Rent The Time Travelers (1964)

3.1 of 5 from 52 ratings
1h 24min
Rent The Time Travelers (aka Time Trap / Depths of the Unknown) Online DVD & Blu-ray Rental
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A scientist steps through the portal travels 107 years into the future and finds a barren underground post-nuclear war world where a handful of "normal humans" are being attacked by mutants.
, , , , , , , , , Gloria Leslie, , Peter Strudwick, , Margaret Seldeen, ,
Bill Redlin, Samuel Z. Arkoff
Ib Melchior, David L. Hewitt
Time Trap / Depths of the Unknown
Fabulous Films
Classics, Sci-Fi & Fantasy
Release Date:
Run Time:
84 minutes
DVD Regions:
Region 2
Aspect Ratio:
Widescreen 1.78:1 / 16:9

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Reviews (1) of The Time Travelers

The Time Wasters - The Time Travelers review by Count Otto Black

Spoiler Alert

This typically trashy sci-fi quickie from AIP, the studio that gave us a million Roger Corman movies, gets off to a no-nonsense start as three scientists - the oldest, wisest one with the beard and monocle, the younger fellow who thinks he's Charlton Heston, and the token woman - invent time-travel by mistake in 1964, and thanks to the antics of the inevitable obnoxious comic relief character, soon find themselves trapped in the post-nuclear wasteland of 2071.

Unfortunately, it's downhill all the way from there. Some not too bad special effects are wasted in a movie which spends over three-quarters of its running time giving us little more than a guided tour of a threadbare future world where, judging by the incredibly annoying background music, the manufacture of robots, which we are shown at great length, is considered hilariously funny. The mild but undeniable sexual innuendo in a few scenes, and the modest amount of blood present during the fighting that eventually breaks out after an hour of talk interspersed with demonstrations of oddly primitive-looking "futuristic" machines, suggests that this movie wasn't intended for children, and I think most children would get extremely bored waiting for something to eventually happen, but it comes across as rather childish most of the time, with occasional outbreaks of pretentiousness.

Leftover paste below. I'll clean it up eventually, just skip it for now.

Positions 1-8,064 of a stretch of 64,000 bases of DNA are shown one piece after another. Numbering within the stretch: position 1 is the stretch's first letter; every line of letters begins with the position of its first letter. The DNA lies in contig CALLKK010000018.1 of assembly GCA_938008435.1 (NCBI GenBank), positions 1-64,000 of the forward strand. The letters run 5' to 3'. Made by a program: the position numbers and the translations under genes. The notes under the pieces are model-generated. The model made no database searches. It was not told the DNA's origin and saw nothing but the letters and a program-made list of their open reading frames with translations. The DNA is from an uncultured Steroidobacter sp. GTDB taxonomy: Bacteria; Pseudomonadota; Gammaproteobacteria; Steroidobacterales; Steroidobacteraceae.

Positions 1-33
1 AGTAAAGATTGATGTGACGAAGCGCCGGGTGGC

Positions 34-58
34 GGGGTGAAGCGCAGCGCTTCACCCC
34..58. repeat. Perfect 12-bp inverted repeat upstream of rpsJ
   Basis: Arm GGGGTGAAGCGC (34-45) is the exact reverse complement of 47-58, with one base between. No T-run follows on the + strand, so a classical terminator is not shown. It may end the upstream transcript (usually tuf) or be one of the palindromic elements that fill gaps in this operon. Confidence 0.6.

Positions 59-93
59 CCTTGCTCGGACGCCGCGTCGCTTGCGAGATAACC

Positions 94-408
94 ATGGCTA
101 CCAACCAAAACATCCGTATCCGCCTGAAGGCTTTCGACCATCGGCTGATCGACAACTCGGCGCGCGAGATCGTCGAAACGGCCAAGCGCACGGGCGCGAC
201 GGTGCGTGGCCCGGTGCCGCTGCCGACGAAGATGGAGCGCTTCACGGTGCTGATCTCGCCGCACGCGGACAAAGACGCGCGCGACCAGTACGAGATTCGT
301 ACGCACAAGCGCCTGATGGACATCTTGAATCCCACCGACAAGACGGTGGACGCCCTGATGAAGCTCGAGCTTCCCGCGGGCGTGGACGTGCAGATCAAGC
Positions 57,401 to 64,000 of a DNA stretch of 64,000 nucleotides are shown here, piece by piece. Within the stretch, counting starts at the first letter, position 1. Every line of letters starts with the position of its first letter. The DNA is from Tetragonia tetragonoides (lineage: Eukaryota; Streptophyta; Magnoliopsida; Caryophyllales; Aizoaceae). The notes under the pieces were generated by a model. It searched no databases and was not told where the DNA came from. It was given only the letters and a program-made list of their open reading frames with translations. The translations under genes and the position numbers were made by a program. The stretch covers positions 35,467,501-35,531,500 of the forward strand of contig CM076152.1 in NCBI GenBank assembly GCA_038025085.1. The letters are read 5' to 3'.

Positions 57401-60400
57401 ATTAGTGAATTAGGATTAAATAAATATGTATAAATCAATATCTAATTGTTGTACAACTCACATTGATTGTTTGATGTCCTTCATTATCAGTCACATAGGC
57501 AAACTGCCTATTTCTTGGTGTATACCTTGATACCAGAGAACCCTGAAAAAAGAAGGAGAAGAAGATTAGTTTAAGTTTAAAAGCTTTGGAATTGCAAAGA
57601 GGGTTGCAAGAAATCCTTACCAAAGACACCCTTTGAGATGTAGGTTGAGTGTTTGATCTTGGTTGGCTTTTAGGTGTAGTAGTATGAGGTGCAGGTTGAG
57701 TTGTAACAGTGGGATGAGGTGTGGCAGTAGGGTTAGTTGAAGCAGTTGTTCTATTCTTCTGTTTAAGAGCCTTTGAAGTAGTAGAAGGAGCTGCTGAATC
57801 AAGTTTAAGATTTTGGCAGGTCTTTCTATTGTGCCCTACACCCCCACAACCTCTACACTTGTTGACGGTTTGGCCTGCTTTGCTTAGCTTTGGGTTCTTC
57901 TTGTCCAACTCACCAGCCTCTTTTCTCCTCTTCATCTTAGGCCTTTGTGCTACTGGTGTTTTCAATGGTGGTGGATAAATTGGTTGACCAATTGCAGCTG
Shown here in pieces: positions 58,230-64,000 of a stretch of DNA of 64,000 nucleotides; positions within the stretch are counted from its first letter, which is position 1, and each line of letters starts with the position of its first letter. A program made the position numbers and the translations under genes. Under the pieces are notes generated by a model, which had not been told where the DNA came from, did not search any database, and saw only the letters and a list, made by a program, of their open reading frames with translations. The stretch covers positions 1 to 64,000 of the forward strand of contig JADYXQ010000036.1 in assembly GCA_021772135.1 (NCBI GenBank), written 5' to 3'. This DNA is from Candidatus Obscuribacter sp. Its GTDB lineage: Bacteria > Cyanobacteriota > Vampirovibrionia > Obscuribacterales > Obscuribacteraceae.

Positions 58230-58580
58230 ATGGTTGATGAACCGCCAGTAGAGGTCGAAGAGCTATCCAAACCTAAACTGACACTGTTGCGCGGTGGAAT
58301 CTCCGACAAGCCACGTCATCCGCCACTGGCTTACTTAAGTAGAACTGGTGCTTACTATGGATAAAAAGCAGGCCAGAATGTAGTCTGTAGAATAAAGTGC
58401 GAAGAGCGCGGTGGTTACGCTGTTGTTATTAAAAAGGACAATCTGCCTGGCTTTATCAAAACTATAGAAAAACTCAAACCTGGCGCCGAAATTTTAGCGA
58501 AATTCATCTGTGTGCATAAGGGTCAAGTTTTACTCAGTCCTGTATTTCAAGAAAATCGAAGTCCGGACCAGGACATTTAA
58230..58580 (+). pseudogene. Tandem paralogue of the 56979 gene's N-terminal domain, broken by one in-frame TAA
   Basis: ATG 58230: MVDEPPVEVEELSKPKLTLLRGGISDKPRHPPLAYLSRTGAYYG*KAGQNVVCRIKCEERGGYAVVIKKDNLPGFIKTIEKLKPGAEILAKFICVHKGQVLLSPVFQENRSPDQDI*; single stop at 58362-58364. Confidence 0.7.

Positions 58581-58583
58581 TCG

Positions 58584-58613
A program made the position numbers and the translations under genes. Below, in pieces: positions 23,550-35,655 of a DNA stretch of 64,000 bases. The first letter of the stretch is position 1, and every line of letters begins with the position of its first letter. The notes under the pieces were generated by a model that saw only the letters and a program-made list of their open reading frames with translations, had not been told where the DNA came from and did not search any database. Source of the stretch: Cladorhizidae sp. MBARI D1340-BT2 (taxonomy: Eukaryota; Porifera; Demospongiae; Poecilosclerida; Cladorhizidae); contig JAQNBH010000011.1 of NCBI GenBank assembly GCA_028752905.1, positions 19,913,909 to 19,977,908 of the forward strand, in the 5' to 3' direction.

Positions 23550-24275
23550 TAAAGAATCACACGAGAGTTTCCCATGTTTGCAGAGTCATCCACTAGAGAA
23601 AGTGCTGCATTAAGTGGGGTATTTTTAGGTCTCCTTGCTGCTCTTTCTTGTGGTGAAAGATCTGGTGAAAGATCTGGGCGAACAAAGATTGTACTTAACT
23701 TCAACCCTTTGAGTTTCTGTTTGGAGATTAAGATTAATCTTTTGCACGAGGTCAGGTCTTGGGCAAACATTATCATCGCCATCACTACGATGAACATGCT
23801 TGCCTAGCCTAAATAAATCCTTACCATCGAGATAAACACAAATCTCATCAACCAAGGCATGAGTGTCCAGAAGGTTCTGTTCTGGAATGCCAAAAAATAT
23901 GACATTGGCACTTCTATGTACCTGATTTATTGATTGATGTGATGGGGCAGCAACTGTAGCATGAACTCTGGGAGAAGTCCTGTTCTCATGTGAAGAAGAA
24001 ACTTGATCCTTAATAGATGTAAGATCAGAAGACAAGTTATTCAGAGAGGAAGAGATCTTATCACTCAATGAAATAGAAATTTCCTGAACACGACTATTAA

Clearly ripped off from "The Time Machine" (1960) only with a much lower budget, and therefore much less impressive mutant makeup, it doesn't seem to know where it's going at all. Almost nobody except, alas, the horrible "funny" character you wish will die but you know isn't going to gets any character development. The token female scientist's big moment, when she pleads for the life of a harmless, innocent mutant played, rather disturbingly, by a genuinely deformed person, seems to be making an important moral point, yet neither that scene nor the character introduced in it are ever mentioned again. And it's anybody's guess what the ending is supposed to mean, since it appears to imply that the surviving characters are miraculously saved but maybe something very bad also happened. Probably they just threw a load of random weirdness into the script because hey, time travel!

With a better script it could have been a fascinating oddity, but unfortunately it plays out like a very early "Doctor Who" serial with a much higher budget than usual, but with all the cliff-hangers edited out except the one in episode four, and of course missing the Doctor. It means well, but it suffers from a woefully sluggish pace, "comedy" so unfunny you wouldn't know it was there if the music wasn't telling you to laugh, and a total absence of characters you actually care about. Of historical interest only.

1 out of 1 members found this review helpful.

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